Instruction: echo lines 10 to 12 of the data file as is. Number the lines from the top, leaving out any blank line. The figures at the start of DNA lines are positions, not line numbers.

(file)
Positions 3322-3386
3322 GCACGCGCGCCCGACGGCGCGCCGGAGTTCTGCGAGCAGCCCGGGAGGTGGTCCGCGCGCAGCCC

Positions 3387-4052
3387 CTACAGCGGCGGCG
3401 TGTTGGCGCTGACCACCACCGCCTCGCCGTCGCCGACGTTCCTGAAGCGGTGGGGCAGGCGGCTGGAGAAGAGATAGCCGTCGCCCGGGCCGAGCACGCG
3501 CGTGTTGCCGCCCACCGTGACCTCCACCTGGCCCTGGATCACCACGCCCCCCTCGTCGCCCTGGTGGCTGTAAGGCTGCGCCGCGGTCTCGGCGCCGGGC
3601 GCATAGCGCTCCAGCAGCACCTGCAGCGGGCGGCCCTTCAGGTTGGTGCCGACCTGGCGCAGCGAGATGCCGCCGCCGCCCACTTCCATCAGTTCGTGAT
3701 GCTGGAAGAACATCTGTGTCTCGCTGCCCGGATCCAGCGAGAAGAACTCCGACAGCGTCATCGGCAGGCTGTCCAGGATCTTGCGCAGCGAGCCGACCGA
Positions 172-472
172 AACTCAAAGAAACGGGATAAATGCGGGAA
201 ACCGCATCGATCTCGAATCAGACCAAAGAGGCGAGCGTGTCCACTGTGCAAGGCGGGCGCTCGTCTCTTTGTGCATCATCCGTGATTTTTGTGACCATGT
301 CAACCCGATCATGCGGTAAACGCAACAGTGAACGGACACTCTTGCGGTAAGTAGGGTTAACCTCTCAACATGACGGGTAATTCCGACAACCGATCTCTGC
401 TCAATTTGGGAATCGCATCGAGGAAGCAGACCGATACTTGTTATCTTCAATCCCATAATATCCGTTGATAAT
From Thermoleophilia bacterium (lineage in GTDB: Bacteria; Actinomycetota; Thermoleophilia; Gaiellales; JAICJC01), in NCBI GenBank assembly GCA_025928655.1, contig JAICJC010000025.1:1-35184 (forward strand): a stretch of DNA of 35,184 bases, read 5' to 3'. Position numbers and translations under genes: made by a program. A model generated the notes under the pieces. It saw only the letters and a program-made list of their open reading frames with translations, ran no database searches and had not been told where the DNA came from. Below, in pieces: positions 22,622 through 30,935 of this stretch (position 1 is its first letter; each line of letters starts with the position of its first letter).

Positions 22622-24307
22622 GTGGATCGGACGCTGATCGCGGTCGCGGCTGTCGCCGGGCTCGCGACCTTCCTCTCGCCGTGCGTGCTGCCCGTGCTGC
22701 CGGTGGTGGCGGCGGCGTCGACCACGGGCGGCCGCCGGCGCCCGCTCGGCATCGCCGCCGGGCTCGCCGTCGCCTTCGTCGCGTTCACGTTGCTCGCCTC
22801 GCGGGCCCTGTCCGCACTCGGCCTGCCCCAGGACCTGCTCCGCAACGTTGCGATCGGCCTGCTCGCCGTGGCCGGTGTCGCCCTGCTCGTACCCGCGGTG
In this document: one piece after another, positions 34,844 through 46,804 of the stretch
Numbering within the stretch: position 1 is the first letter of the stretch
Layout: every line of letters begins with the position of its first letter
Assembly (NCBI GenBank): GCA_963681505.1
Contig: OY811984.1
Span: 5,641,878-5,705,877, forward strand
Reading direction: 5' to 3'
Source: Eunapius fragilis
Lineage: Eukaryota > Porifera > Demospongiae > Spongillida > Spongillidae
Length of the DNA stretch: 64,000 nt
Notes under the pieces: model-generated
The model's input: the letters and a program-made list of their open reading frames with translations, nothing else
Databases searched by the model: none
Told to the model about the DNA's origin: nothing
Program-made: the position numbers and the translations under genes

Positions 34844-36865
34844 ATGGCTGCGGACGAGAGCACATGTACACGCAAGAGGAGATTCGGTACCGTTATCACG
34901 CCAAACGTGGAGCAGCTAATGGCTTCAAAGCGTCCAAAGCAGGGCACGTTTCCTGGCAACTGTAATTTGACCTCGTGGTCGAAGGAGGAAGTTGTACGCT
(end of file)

172 AACTCAAAGAAACGGGATAAATGCGGGAA
201 ACCGCATCGATCTCGAATCAGACCAAAGAGGCGAGCGTGTCCACTGTGCAAGGCGGGCGCTCGTCTCTTTGTGCATCATCCGTGATTTTTGTGACCATGT
301 CAACCCGATCATGCGGTAAACGCAACAGTGAACGGACACTCTTGCGGTAAGTAGGGTTAACCTCTCAACATGACGGGTAATTCCGACAACCGATCTCTGC